All of us at Western Rivers Conservancy are proud of the progress we made in 2015 working to save the great rivers of the West. We could never have done it without your help.
We created this slideshow of ten rivers we worked to conserve in 2015 as our way of saying thanks, to all of you who have ever supported WRC. We hope it gives you the same sense of pride that we feel—and that it serves as inspiration for the year to come.
This month, Western Rivers Conservancy completed its second land acquisition on Washington’s Big Sheep Creek, placing 1,440 more acres surrounding this critical stream on the path toward conservation. Now that we own all 2,440 acres of the Bennett Meadows Tract, we can focus on transferring this incredible assemblage of riverland, meadowland, wetlands and conifer forest into the long-term care of a conservation steward.
Big Sheep Creek is an appropriate name for this Columbia River tributary in remote northeast Washington. After flowing out of the Monashee Mountains on the Canadian border, the creek winds through an area known as “the Wedge,” a prime movement corridor for large mammals traveling between the United States and Canada. Caribou, moose, grizzly, Canada lynx, Rocky Mountain elk, wolverine and the creek’s namesake bighorn sheep all inhabit in the area. And they depend on Big Sheep Creek for the excellent habitat it provides.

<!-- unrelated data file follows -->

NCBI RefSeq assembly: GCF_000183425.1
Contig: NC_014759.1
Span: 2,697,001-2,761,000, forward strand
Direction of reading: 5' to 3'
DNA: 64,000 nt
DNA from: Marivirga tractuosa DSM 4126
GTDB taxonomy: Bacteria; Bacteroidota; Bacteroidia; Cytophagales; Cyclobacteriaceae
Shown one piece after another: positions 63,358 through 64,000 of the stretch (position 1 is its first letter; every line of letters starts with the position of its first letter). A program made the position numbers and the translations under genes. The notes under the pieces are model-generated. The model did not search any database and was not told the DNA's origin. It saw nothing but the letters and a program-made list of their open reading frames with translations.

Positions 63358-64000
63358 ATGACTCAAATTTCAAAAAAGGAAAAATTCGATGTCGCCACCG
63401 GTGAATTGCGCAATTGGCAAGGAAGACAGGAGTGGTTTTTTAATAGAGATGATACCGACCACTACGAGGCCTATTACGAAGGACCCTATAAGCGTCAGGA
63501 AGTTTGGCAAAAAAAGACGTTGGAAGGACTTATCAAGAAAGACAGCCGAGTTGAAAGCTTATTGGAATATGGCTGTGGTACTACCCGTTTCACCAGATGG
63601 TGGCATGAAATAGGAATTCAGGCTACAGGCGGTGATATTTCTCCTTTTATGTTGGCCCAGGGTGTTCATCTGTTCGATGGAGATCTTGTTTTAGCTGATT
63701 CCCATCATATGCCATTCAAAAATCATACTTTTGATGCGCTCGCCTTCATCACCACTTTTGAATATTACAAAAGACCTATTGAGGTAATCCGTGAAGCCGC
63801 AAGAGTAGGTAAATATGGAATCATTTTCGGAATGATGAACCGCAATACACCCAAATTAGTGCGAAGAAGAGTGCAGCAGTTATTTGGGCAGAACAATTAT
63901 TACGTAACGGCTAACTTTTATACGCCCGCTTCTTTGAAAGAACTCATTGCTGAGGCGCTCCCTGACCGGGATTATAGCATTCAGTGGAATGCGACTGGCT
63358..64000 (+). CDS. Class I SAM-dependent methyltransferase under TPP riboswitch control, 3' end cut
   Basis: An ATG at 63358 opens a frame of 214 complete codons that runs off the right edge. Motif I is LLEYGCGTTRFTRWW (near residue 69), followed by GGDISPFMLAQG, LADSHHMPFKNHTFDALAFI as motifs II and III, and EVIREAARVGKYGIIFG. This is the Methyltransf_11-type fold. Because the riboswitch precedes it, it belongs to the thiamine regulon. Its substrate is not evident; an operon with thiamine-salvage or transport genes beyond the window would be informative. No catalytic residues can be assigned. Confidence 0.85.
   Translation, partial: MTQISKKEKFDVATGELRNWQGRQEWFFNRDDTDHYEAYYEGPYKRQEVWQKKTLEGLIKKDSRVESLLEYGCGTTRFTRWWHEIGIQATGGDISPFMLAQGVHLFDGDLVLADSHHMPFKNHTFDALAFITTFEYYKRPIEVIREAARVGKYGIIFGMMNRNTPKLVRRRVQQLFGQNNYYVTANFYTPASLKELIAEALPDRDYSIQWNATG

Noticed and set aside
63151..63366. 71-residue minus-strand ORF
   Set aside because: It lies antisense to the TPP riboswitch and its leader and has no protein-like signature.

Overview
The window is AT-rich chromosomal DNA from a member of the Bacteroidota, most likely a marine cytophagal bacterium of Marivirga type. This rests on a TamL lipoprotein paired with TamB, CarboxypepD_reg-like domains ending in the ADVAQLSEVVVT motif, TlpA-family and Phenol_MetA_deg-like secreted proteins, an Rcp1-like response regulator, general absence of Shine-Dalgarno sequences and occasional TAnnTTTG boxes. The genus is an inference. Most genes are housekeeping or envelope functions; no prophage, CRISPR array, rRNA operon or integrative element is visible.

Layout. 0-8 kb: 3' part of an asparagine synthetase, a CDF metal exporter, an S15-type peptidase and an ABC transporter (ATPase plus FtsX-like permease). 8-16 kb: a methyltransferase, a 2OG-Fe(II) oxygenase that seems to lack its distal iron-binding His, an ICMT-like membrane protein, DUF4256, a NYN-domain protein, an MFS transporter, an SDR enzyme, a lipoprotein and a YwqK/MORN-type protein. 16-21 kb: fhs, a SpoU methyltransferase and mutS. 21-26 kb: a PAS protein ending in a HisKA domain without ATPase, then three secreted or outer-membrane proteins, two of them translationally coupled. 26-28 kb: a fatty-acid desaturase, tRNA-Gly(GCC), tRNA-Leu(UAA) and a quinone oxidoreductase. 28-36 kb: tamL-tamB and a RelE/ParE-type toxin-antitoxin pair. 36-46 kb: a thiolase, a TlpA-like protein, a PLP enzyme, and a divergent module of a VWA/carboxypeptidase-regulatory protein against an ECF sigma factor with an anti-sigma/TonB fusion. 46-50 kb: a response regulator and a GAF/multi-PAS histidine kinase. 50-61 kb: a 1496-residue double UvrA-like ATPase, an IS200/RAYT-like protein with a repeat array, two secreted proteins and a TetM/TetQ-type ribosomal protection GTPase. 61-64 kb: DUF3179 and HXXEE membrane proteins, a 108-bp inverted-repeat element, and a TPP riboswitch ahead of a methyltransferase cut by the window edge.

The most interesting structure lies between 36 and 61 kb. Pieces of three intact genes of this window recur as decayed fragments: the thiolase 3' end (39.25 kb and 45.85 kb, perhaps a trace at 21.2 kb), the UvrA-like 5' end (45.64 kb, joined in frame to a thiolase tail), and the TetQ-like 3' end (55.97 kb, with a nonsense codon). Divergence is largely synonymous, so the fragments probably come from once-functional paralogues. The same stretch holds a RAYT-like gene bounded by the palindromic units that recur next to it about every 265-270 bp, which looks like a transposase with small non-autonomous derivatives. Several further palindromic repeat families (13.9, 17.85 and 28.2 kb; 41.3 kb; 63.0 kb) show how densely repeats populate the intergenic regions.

In the remote northeast corner of Washington, Big Sheep Creek snakes its way out of the Monashee Mountains and winds through a wide valley of conifer forests, meadows and wetlands rich with wildlife. Rare redband and bull trout inhabit the creek, and the gentle, fertile terrain of the river valley makes it the region’s prime migration route for large mammals moving north and south between Canada and the United States. Moose, caribou, grizzly bear, Rocky Mountain elk, mountain goat and bighorn sheep all move regularly through the area. The valley is also home to rare predators like Canada lynx and wolverine.